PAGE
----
Advertise on ChoralNet 
ChoralNet logo
The mission of the ACDA is to inspire excellence in choral music through education, performance, composition, and advocacy.

Conducting Pärt Magnificat

My choir and I are working on Arvo Pärt's Magnificat.  I have experimented with conducting it two ways: either indicating all the internal pulses with my stick or simply counting silently on the long notes.  I am not particularly happy with either solution.  Neither one seems very musical. Does anyone have some other suggestions, please?
Replies (8): Threaded | Chronological
on April 12, 2011 2:51pm
Indicate only the music and forget how he wrote it.  I hope that doesnt' sound too silly the way I wrote it.  No tuba player is counting, so no one cares where the beats are, sojust show the phrases?
on April 12, 2011 4:18pm
I would definitely NOT conduct the internal pulses.  Rather, show the motion of the phrase in your conducting.  Keep your gesture moving and free (while you silently count!) to encourage the singers' movement of air and phrase.  Use of the melding gesture should work nicely here.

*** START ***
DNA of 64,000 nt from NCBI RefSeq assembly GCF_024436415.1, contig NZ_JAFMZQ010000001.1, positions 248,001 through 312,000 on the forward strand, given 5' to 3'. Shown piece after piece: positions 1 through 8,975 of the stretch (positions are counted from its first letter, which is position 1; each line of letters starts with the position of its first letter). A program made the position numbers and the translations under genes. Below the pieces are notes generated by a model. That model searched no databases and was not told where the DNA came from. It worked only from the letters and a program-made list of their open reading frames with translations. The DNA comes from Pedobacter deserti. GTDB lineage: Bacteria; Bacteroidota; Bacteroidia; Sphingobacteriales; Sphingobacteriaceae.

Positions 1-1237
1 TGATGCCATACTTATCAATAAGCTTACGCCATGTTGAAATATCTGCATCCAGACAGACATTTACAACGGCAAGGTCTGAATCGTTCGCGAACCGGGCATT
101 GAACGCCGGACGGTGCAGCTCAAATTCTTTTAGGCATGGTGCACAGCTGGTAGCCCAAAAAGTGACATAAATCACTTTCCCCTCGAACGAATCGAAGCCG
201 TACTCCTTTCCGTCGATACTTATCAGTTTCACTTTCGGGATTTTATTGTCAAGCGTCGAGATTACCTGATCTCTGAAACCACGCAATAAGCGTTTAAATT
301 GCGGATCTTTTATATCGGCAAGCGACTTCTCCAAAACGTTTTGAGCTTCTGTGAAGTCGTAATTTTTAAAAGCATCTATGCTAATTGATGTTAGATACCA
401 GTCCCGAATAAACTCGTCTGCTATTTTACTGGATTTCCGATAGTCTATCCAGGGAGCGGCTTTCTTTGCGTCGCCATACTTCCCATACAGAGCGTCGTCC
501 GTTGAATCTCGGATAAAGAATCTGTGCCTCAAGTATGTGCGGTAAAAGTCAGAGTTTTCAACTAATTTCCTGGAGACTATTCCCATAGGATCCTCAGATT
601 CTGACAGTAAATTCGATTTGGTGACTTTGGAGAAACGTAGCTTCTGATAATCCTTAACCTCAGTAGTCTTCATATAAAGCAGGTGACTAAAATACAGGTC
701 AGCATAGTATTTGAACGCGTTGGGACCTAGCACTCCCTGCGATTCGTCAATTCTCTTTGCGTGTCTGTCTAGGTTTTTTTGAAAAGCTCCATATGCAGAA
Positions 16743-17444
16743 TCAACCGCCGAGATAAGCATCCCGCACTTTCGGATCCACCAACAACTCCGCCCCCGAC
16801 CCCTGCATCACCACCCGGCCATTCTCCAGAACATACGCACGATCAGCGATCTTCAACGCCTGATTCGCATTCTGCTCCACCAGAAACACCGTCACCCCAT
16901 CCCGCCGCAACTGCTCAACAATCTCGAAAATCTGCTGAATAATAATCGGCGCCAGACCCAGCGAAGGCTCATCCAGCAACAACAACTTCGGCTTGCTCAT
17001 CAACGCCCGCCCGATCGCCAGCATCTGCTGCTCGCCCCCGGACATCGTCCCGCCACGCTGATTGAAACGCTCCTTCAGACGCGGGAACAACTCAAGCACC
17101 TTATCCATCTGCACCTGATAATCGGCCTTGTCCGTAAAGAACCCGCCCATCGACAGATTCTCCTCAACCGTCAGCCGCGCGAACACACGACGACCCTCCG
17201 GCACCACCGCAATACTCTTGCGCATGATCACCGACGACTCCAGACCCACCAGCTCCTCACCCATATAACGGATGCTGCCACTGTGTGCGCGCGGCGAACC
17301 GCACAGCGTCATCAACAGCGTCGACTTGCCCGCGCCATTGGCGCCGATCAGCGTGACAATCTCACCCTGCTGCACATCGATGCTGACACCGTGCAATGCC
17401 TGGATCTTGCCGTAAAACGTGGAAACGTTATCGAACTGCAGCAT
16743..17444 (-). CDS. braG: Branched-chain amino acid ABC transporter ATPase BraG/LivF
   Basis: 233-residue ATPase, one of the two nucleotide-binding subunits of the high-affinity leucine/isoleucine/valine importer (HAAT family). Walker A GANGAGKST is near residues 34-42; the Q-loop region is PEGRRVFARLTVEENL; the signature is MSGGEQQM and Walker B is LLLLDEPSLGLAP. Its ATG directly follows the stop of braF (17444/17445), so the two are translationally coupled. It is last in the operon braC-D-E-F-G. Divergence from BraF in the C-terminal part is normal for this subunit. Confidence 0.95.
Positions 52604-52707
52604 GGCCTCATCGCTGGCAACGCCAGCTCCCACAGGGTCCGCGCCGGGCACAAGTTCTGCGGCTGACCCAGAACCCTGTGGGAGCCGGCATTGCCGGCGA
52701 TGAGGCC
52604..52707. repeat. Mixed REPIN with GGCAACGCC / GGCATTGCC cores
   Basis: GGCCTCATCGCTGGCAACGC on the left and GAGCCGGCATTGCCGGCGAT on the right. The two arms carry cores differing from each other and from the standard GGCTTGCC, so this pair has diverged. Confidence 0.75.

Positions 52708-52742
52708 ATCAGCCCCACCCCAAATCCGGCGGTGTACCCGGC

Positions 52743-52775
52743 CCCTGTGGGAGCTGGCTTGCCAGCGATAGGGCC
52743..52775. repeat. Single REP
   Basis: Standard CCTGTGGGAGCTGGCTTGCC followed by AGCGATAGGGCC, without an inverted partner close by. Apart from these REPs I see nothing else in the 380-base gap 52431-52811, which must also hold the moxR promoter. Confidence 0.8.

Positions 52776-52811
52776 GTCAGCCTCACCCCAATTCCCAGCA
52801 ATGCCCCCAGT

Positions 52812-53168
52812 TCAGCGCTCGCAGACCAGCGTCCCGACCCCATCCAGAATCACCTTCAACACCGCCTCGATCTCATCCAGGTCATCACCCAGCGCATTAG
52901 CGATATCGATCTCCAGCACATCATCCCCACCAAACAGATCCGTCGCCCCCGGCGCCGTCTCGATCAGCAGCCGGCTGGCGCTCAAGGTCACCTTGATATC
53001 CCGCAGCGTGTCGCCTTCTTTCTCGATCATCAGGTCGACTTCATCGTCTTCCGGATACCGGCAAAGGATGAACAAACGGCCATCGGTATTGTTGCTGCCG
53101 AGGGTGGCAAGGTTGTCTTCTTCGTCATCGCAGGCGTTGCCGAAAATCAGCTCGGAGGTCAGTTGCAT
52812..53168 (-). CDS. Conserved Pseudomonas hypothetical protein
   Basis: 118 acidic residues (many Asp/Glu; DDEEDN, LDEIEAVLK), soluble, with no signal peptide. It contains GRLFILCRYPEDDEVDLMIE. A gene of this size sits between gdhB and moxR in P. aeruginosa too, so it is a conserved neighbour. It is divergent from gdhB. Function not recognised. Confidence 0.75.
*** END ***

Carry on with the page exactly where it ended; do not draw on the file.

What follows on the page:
As I recall, Pärt sets the music with each word receiving a "measure" and each word determining it's own pitch and rhythm.  The rythms are derived from word stress - the stressed syllable of each word receives the longest rhythmic value (with the exception of the ends of sentences, which sometimes recieve even longer values.)  So, the important thing is to move the phrase forward and bring out the word and phrase stress and release.  Counting each beat would be counterproductive if this is your intent - just keep motion in your gesture.
Best of luck with this incredible piece of music!
on April 13, 2011 2:52am
Hi - it is a wonderful piece, isn't it? It is tricky, I think, because the rhythmic patterns don't seem consistent. The most successful way I've found is by gently indicating the quarter-note beats with one hand (which helps to reduce mis-counting by the singers) and the word stresses with the others. I emailed a colleague of mine, who is a friend of Pärt's and an internationally acknowledged interpreter of his music, and his advice was "ignore all the markings and do what feels musically right! Try and imagine you have composed it and follow that feeling, a little bit as if it were plainsong. Carry over where you feel it needs to, and pause where you feel the inclination to do so." My choir is 16/18 singers, and it may be that with a larger group you need to take a more direct approach, but I have found that with my small group less is often more!
Another more controversial way with the piece is by re-barring it completely, to allow more 'standard' conducting patterns. But I suspect that that suggestion has several cans of worms in its vicinity......
on April 13, 2011 10:56am